Demographic shifts and technological advances are radically transforming how, where, and why we work. As new generations of professionals enter the global workforce they bring with them not only fresh ideas but new expectations. So are we really fully prepared for the workforce of the future?
‘Gaps in leadership capabilities spell trouble for future growth’
Most companies are not cultivating leadership within their organizations. Although executives cite a lack of employee loyalty and longevity as the biggest barrier to meeting strategic workforce goals, almost two-thirds do not plan for succession and continuity in key roles. Firms have difficulty finding adequately skilled employees, but they do not invest enough in identifying and developing talent within their organizations.
Ideally when an employee resigns, someone from within a company will have been groomed and prepared to take over, but in reality, this is not happening.
How will the job market look at the end of this decade, and what should companies do now to ensure business survival? If companies currently think they have a problem filling the skills gap and as a result vacancies, research at Cordant People suggests it will reach critical mass by 2020 without careful consideration.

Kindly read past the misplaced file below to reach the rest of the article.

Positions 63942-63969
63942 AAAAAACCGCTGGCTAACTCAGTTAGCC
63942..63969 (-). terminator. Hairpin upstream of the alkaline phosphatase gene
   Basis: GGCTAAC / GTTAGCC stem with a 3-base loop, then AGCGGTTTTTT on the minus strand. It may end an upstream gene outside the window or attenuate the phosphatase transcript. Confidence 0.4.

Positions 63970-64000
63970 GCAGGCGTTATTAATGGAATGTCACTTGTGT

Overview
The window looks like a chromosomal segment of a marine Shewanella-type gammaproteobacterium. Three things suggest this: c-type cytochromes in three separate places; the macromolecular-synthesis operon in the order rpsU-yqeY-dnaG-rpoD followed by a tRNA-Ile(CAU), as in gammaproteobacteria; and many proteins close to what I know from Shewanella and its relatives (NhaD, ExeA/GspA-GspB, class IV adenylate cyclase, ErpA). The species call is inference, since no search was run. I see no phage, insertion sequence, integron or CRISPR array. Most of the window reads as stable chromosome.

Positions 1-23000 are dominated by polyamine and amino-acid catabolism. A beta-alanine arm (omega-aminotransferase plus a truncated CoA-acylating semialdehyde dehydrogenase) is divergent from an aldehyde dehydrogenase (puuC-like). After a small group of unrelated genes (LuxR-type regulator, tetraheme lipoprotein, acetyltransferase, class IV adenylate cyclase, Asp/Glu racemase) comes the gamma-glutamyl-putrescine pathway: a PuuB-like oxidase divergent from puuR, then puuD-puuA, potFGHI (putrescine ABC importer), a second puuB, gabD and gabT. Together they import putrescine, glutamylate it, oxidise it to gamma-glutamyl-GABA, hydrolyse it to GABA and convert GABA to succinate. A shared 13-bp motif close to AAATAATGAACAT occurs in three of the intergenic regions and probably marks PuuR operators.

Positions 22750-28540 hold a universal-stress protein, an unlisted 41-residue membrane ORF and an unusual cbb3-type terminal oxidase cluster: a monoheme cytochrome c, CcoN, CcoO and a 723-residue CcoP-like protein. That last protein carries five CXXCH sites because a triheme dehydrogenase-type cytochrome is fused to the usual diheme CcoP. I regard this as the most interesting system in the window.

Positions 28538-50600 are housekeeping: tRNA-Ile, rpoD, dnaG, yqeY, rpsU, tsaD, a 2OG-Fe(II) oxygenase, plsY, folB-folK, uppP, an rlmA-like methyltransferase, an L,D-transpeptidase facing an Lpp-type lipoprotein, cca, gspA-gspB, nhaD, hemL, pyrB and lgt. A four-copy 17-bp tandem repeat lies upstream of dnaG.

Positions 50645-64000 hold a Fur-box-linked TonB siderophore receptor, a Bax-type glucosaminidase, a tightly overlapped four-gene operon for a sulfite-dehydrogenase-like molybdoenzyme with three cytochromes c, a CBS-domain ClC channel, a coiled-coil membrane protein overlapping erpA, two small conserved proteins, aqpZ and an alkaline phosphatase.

Today‘s organizations are beginning to regard their employees as not only human resources, but also human capital. Futurists predict that by 2020 the appreciation of human capital, in the sense of both building employee value and attaching greater value to each employee will become not just an organizational aspiration, but also an economic necessity.
Trust between workers will be more essential than ever and critical for success. People will find new meaning and purpose through building strong personal business relationships and the key objective for everyone will be sustainable growth. In 2020 employees will not be waiting for their annual performance appraisals but instead will be receiving constant feedback from internal and external clients.